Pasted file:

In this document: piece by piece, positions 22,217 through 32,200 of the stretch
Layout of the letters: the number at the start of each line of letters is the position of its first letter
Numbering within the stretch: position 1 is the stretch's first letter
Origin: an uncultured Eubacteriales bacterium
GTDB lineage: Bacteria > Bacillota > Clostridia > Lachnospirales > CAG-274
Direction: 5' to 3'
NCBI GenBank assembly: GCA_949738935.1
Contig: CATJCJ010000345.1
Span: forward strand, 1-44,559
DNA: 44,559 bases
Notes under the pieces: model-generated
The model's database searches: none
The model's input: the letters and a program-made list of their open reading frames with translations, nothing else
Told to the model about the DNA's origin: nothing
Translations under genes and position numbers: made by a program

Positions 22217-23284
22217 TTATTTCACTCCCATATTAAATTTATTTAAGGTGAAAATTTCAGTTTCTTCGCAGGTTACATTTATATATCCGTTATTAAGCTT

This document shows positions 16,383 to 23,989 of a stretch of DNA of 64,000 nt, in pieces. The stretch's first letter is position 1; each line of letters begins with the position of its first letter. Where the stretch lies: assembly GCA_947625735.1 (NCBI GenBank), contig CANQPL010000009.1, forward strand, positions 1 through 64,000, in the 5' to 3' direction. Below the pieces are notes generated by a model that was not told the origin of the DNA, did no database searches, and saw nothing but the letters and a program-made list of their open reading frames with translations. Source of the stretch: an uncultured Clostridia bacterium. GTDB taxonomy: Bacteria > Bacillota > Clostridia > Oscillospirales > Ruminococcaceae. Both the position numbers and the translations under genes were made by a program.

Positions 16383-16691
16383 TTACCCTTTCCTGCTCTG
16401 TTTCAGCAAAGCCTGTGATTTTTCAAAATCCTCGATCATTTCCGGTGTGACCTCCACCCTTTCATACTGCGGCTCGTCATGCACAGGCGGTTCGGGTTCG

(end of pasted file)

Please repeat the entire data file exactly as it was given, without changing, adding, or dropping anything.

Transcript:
In this document: piece by piece, positions 22,217 through 32,200 of the stretch
Layout of the letters: the number at the start of each line of letters is the position of its first letter
Numbering within the stretch: position 1 is the stretch's first letter
Origin: an uncultured Eubacteriales bacterium
GTDB lineage: Bacteria > Bacillota > Clostridia > Lachnospirales > CAG-274
Direction: 5' to 3'
NCBI GenBank assembly: GCA_949738935.1
Contig: CATJCJ010000345.1
Span: forward strand, 1-44,559
DNA: 44,559 bases
Notes under the pieces: model-generated
The model's database searches: none
The model's input: the letters and a program-made list of their open reading frames with translations, nothing else
Told to the model about the DNA's origin: nothing
Translations under genes and position numbers: made by a program

Positions 22217-23284
22217 TTATTTCACTCCCATATTAAATTTATTTAAGGTGAAAATTTCAGTTTCTTCGCAGGTTACATTTATATATCCGTTATTAAGCTT

This document shows positions 16,383 to 23,989 of a stretch of DNA of 64,000 nt, in pieces. The stretch's first letter is position 1; each line of letters begins with the position of its first letter. Where the stretch lies: assembly GCA_947625735.1 (NCBI GenBank), contig CANQPL010000009.1, forward strand, positions 1 through 64,000, in the 5' to 3' direction. Below the pieces are notes generated by a model that was not told the origin of the DNA, did no database searches, and saw nothing but the letters and a program-made list of their open reading frames with translations. Source of the stretch: an uncultured Clostridia bacterium. GTDB taxonomy: Bacteria > Bacillota > Clostridia > Oscillospirales > Ruminococcaceae. Both the position numbers and the translations under genes were made by a program.

Positions 16383-16691
16383 TTACCCTTTCCTGCTCTG
16401 TTTCAGCAAAGCCTGTGATTTTTCAAAATCCTCGATCATTTCCGGTGTGACCTCCACCCTTTCATACTGCGGCTCGTCATGCACAGGCGGTTCGGGTTCG